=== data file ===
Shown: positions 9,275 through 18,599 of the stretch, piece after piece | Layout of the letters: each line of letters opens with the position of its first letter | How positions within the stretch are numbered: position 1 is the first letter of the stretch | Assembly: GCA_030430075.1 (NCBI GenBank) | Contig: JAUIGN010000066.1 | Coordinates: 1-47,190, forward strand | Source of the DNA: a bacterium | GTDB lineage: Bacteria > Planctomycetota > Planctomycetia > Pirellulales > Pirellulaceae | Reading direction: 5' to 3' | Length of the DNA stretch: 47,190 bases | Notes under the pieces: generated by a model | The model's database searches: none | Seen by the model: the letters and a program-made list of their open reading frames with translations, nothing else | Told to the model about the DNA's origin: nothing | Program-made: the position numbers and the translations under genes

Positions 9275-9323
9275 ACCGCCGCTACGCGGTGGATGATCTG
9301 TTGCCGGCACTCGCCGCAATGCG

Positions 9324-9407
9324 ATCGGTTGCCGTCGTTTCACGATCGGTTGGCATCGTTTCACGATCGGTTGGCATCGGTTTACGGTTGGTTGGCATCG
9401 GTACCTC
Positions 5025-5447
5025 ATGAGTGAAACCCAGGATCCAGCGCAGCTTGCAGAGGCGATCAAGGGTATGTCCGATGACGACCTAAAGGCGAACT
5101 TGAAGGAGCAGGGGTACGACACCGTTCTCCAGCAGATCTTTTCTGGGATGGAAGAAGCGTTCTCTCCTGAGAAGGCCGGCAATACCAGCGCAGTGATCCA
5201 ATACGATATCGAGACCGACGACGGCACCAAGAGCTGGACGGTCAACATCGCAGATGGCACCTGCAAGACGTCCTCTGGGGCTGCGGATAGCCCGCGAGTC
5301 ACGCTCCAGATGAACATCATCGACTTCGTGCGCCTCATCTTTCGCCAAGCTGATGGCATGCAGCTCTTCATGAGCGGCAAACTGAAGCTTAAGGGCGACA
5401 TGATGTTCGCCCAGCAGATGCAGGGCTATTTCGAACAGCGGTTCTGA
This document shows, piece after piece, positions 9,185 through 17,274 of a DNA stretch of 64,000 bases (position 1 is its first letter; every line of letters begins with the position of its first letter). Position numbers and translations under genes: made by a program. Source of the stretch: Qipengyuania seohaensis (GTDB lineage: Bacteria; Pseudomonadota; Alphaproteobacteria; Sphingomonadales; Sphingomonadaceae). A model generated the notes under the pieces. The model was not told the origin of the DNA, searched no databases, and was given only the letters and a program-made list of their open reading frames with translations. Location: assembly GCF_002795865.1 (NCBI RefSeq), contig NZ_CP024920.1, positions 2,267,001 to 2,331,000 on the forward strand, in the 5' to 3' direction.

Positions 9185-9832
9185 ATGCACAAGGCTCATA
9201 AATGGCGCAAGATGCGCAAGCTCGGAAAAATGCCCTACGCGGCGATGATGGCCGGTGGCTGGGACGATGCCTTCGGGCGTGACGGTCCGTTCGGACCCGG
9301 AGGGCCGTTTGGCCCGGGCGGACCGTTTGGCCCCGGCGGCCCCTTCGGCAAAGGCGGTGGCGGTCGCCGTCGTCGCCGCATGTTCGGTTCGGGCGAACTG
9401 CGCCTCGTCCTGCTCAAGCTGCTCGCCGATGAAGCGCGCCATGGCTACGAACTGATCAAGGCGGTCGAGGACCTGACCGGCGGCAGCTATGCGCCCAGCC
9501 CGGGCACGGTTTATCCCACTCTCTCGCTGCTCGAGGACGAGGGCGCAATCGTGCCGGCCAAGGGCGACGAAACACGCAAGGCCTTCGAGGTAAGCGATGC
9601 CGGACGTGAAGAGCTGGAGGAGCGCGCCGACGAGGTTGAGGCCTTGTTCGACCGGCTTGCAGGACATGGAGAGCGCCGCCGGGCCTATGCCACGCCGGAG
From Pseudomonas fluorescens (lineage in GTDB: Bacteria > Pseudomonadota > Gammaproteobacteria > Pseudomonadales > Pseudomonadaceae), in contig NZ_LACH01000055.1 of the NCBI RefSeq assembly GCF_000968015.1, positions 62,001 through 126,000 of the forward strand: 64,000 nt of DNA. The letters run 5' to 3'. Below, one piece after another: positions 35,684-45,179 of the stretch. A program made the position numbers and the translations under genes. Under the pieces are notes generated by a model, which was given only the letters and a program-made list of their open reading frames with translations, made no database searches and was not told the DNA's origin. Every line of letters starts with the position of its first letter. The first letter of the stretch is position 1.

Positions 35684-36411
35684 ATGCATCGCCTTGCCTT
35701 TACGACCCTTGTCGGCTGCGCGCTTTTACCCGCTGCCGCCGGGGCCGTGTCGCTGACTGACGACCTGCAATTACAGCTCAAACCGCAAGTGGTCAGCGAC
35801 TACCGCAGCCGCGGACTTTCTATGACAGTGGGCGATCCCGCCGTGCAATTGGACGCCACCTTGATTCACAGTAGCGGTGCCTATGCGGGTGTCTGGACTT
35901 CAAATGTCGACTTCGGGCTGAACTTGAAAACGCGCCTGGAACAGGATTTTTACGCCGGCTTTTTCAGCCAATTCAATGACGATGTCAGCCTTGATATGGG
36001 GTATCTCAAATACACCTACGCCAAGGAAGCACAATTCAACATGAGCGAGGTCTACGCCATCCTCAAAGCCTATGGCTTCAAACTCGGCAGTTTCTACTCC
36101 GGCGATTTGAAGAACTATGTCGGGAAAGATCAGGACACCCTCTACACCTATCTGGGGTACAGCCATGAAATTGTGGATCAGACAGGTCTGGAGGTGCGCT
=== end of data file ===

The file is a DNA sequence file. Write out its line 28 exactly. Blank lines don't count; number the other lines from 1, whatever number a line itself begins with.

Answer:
36001 GTATCTCAAATACACCTACGCCAAGGAAGCACAATTCAACATGAGCGAGGTCTACGCCATCCTCAAAGCCTATGGCTTCAAACTCGGCAGTTTCTACTCC